Tuesday, January 18, 2011

Enduring Understandings

Coming up with a really great central idea for a unit of inquiry is, for me, the most important starting point for our collaborative planning.  Inquiring into the central ideas are what leads our students to enduring understandings.  We want to encourage our students to synthesise the knowledge and understanding they come to during their inquiries and to come up with their own transferrable ideas.

In her book Stirring the Head, Heart and Soul, Lynn Erickson writes about generalisations as "statements of conceptual relationship".  These generalisations come from fact-based studies but "transfer through time and across cultures and situations".  Erickson writes about the process we need to go through to identify generalizations - she tells us to start looking for concepts that can be paired to make statements of enduring understanding - what we want the students to understand beyond this specific unit of inquiry.

When writing our generalizations, Erickson tells us to use active, present tense verbs, and to avoid the passive voice, past tense verbs and the verbs to have and to be.  Generalizations should not be definitions and they should use qualifiers such as may or can.  If you don't use such qualifiers then you don't have a generalization, instead you have a principle - which is always true and therefore may leave little room for inquiry.

For example we have a central idea that states:  weather affects life on Earth.  This is a fact and is what Erickson would refer to as a level 1 generalization.  How can we move from this to provoke a deeper level of understanding?  Erickson tells us to ask the question how:  how does weather affect life on Earth?  This brings us to a new concept, that of adaptation - we have to adapt to the weather (perhaps by putting on warmer clothing, perhaps by considering which types of crops can grow in a particular area, or where houses can be built safely, or what materials the houses should be made out of to keep the heat either in or out).  Perhaps we are now at a level 2 generalization:  that we have to adapt to different weather conditions.  Now to move onto a level 3 generalization we need to ask the "so what" question:  So what would the effect be if we did not adapt to the weather?  Well in extreme cases we are talking here about yet another concept - that of survival.  If we don't have the right sorts of clothing, we will not stay very healthy when it is extremely cold, if we do not build houses of the right sorts of materials, these houses may not survive severe weather that leads to floods, if we don't grow suitable crops for the weather conditions, the crops will fail and we won't have enough to eat, for example.  Finally we have arrived at a situation where we have two new concepts - adaptation and survival - that can be written up as a level 3 generalization:  We need to adapt to the changing weather, otherwise we will not survive.  With this central idea there are a huge amount of things that students can inquire into that will lead them to enduring understandings of how the weather affects us.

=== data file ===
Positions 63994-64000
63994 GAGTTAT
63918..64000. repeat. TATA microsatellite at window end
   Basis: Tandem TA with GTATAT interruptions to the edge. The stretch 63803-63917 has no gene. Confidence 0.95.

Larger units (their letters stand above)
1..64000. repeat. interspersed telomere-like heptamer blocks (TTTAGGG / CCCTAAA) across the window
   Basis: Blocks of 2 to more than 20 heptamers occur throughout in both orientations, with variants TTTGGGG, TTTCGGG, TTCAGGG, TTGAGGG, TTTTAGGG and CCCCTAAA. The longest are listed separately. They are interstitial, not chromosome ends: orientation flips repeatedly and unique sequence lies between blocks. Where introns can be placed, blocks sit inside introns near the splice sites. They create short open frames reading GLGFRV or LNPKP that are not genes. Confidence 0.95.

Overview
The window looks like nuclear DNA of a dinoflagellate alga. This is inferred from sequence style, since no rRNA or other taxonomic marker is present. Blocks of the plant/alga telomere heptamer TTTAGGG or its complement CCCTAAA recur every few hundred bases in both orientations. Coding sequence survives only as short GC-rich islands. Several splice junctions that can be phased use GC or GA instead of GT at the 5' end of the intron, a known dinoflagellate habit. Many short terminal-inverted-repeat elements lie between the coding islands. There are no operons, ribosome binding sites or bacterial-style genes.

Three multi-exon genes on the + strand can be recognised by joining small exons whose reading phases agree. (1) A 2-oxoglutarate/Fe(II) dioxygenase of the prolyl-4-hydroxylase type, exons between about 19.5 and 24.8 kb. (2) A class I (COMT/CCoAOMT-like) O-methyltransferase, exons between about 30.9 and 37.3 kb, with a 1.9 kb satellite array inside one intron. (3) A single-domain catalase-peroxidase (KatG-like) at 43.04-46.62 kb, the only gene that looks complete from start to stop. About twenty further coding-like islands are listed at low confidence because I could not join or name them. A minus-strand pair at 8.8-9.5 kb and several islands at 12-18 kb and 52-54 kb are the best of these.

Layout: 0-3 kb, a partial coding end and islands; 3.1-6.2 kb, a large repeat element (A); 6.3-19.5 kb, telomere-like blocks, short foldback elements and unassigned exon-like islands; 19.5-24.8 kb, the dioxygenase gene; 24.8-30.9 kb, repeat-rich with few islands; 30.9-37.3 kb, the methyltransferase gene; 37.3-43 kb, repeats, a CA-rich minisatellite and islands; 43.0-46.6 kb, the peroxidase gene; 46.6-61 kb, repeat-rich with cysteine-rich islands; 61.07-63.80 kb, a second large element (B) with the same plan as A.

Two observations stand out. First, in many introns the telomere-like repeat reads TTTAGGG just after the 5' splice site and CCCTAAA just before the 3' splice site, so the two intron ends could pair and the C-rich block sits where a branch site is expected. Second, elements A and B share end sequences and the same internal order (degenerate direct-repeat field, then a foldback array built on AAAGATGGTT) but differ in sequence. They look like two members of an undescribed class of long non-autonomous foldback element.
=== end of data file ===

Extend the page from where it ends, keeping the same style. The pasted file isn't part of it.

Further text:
Photo taken by Woodley Wonderworks


  1. I hadn't ever thought of generalizations in terms of levels but I like that it causes us to dig deeper into understanding.

  2. I like it too. Now every time I read a central idea I'm asking myself if it's a level 1, 2 or 3 generalization and if it's a level 1 I'm going on to ask myself the questions how and so what. I find this is really useful to provoke students into deeper levels of thinking and understanding.